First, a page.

Vitamin A

Vitamin A is an essential human nutrient. It exists not as a single compound, but in several forms. In foods of animal origin, the major form of vitamin A is an  retinol, but can also exist as an aldehyde (retinal), or as an acid (retinoic acid). Precursors to the vitamin (a provitamin) are present in foods of plant origin as some of the members of the carotenoid family of compounds.

  • retinol, the animal form of vitamin A, is a yellow, fat-soluble, vitamin with importance in vision and bone growth.
  • other retinoids, a class of chemical compounds that are related chemically to vitamin A, are used in medicine.

 

Vitamin A, also known as retinol, is essential to the formation of visual purple in the retina, which allows vision in dim light. Beta carotene, the precursor to vitamin A found in vegetables, has antioxidant properties, which means it protects cells from the daily toxic damage of oxidation.

Vitamin A is a fat-soluble vitamin.

Vitamin A helps form and maintain healthy teeth, skeletal and soft tissue, mucous membranes, and skin. It is also known as retinol because it produces the pigments in the retina of the eye.

Vitamin A promotes good vision, especially in low light. It may also be need for reproduction and breast feeding.

Retinol is an active type of vitamin A. It is found in animal liver, whole milk, and some fortified foods.

Carotenoids are dark colored dyes found in plant foods that can turn into a form of vitamin A. One such carotenoid is beta-carotene. Beta-carotene is an antioxidant. Antioxidants protect cells from damage caused by unstable substances called free radicals. Free radicals are believed to contribute to certain chronic diseases and play a role in the degenerative processes seen in aging.

Food Sources    Vitamin A comes from animal sources, such as eggs, meat, milk, cheese, cream, liver, kidney, cod, and halibut fish oil. However, all of these sources -- except for skim milk that has been fortified with Vitamin A -- are high in saturated fat and cholesterol.

Retinol is an active type of vitamin A. It is found in animal liver, whole milk, and some fortified foods.

Sources of beta-carotene are carrots, pumpkin, sweet potatoes, winter squashes, cantaloupe, pink grapefruit, apricots, broccoli, spinach, and most dark green, leafy vegetables. The more intense the color of a fruit or vegetable, the higher the beta-carotene content. These vegetable sources of beta-carotene are free of fat and cholesterol.

Side Effects  If you don't get enough vitamin A, you are more susceptible to infectious diseases and vision problems.

One of the earliest manifestations of vitamin A deficiency is impaired vision, particularly in reduced light Night blindness. Persistent deficiency gives rise to a series of changes, the most devastating of which occur in the eyes. Collectively, the ocular changes are referred to as xerophthalmia. First there is dryness of the conjunctiva (xerosis) as the normal lacrimal and mucus secreting epithelium is replaced by a keratinized epithelium. This is followed by the build-up of keratin debris in small opaque plaques (Bitot's spots) and, eventually, erosion of the roughened corneal surface with softening and destruction of the cornea (keratomalacia) and total blindness. Other changes include impaired immunity, hypokeratosis (white lumps at hair follicles), keratosis pilaris and squamous metaplasia of the epithelium lining the upper respiratory passages and urinary bladder to a keratinized epithelium. With relations to dentistry, a deficiency in Vitamin A leads to enamel hypoplasia.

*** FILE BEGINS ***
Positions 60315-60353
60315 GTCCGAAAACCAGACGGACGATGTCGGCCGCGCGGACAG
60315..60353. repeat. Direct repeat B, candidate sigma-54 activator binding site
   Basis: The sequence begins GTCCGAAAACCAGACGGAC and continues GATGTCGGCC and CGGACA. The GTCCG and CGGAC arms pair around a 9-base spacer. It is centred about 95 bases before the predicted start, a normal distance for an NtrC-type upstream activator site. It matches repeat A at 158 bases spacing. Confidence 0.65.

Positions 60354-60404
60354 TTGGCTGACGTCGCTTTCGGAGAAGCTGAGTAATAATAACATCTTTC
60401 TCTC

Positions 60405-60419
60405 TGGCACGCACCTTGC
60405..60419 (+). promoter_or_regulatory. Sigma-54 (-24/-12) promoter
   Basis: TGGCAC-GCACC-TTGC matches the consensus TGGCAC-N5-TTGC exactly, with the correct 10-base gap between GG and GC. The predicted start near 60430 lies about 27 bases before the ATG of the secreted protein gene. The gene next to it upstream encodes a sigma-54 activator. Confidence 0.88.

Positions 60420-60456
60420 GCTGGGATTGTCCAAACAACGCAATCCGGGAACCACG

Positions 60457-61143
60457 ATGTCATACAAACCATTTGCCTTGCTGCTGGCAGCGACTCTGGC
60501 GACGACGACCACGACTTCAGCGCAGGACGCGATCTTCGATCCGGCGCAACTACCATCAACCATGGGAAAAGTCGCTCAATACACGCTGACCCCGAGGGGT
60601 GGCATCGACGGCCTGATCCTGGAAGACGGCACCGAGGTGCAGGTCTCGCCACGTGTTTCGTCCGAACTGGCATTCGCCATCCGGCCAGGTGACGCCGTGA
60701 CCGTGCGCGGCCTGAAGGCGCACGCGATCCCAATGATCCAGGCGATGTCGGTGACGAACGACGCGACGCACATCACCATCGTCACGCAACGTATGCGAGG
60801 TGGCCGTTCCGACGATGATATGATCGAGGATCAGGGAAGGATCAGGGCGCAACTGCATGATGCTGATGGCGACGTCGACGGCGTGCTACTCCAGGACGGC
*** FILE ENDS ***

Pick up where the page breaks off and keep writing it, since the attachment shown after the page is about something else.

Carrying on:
Adequate supply of Vitamin A is especially important for pregnant and breastfeeding women, since deficiencies cannot be compensated by postnatal supplementation.

If you get too much vitamin A, you can become sick. Large doses of vitamin A can also cause birth defects. Acute vitamin A poisoning usually occurs when an adult takes several hundred thousand IU.  Symptoms of chronic vitamin A poisoning may occur in adults who regularly take more than 25,000 IU a day. Babies and children are more sensitive and can become sick after taking smaller doses of vitamin A or vitamin A-containing products such as retinol (found in skin creams).

As vitamin A is fat-soluble, disposing of any excesses taken in through diet is much harder than with water-soluble vitamins B and C. As such, vitamin A toxicity can result. This can lead to nausea, jaundice, irritability, anorexia (not to be confused with anorexia nervosa, the eating disorder), vomiting, blurry vision, headaches, muscle and abdominal pain and weakness, drowsiness and altered mental status.

Increased amounts of beta-carotene can turn the color of skin to yellow or orange. The skin color returns to normal once the increased intake of beta-carotene is reduced.

Recommendations  The best way to get the daily requirement of essential vitamins is to eat a balanced diet that contains a variety of foods from the food guide pyramid.

The Food and Nutrition Board at the Institute of Medicine recommends the following:

Infants

Children

Adolescents and Adults

Women who are pregnant or producing breast milk (lactating) need higher amounts. Ask your doctor what dose is best for you.